The Pima County Public Library is a Funding Information Network partner with the Foundation Center, which allows us to provide access to some pretty awesome grants research databases such as Foundation Directory Online, Foundation Grants to Individuals, and Foundation Maps* at our library branches. However, I know that sometimes you just cannot get out of the office or make it to our libraries to do grants research (some of our visitors come down from Phoenix or up from Sierra Vista!), which is why I've decided to write this blog post. I will only include free online resources that you can access anywhere.
As with any grant seeking endeavor, you should first know how much money your project or program is going to cost, who it will benefit, and what the time frame will be. To keep track of how well your program fits with your potential grant maker, use a prospect worksheet.
Specifically, you should start off with the Grantmaking Report section of this online document. There are lists of the top 20 grantmakers in Arizona by the number of grants they've made and also by their assets.
The Foundation Center has created a website that compiles information from the largest 1,000 U.S. foundations by giving. It shows how these foundations distribute their domestic and international giving to organizations by issue, population, and geographic focus. It includes all of the grants of $10,000 or more awarded by this set of independent, corporate, and grantmaking operating foundations, as well as unrestricted and donor-advised fund grants (when available) for community foundations. You can manipulate the tables by broad subject areas of the grants made or by the populations they served. You can find the top 50 foundations who gave in your field of interest in the state of Arizona by using these stats.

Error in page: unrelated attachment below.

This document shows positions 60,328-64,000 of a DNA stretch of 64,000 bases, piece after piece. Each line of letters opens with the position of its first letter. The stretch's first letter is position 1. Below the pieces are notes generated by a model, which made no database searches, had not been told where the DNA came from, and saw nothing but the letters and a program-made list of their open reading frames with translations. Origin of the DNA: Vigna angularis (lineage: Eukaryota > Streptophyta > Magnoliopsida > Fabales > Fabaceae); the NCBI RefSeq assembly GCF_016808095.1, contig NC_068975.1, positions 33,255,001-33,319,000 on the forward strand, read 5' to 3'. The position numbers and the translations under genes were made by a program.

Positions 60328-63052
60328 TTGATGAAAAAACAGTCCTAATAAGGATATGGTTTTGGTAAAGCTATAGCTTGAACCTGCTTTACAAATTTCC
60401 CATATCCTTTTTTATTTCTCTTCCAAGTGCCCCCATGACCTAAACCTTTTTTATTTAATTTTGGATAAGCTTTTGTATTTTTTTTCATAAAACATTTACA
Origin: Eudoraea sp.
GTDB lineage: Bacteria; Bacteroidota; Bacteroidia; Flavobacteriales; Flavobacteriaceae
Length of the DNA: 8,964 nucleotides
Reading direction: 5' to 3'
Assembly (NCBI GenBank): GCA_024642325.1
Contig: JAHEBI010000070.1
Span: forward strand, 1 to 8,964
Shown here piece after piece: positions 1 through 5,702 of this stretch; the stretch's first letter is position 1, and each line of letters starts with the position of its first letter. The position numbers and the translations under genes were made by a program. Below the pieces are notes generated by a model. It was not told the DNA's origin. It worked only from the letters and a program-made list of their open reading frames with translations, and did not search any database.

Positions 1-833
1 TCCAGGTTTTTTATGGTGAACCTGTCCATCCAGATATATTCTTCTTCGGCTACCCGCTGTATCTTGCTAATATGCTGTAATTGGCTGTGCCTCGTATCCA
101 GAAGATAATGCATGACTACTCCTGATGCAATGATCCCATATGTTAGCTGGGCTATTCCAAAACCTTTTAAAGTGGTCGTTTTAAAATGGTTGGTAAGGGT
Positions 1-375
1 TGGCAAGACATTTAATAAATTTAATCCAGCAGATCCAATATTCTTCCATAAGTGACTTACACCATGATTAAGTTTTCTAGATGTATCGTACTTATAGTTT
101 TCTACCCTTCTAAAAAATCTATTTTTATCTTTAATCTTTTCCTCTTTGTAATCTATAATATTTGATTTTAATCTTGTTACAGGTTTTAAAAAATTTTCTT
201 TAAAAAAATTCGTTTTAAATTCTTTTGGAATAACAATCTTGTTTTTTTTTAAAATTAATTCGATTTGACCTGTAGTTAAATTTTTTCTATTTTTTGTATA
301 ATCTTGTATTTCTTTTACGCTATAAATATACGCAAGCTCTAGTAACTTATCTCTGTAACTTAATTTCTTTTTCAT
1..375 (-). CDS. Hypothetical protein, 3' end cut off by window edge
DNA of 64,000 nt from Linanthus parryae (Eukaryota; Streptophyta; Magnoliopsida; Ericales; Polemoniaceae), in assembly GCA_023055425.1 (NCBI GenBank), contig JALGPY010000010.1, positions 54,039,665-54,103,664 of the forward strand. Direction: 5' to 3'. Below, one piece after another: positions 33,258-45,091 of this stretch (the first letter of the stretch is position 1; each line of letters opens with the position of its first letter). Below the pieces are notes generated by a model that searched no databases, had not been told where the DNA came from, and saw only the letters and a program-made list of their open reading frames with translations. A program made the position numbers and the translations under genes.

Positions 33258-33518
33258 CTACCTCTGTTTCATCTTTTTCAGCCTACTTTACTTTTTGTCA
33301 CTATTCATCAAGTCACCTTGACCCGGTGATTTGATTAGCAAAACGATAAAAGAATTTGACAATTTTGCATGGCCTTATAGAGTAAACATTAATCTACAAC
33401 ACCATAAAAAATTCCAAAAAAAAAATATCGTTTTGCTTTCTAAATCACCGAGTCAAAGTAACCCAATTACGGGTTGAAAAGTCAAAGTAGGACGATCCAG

Now that you've identified some grantmakers interested in giving in Arizona, you can find out more information by searching for their names in one of these free databases. Once you've found the funder, look in their 990 forms in order to identify whether their previous grant history makes them a good match for your needs. The 990 form also includes application information and whether there are any deadlines. Here's a tutorial on how to read 990 PF forms for this step.
This tool provides public access to essential information about nearly 90,000 foundations and over 250,000 IRS Forms 990-PF.This free search tool looks a lot like the version of FDO that you'd find in the library, but there are some hidden parts of the profiles and the search form. You can also use this tool in order to find any foundations in specific geographic areas such as states, counties, cities, zip codes, and more.
Funder profiles include:
- Address and contact information
- Fields of interest
- Program areas
- Fiscal information
This website allows you to search for any nonprofit's 990 forms, including private foundations. You do have to register to see the 990s, but registering is free.
I hope this overview of free grants research resources helps you find your next funder!
*This database is only available by asking for access at the third floor reference desk of the Joel D. Valdez Main Library.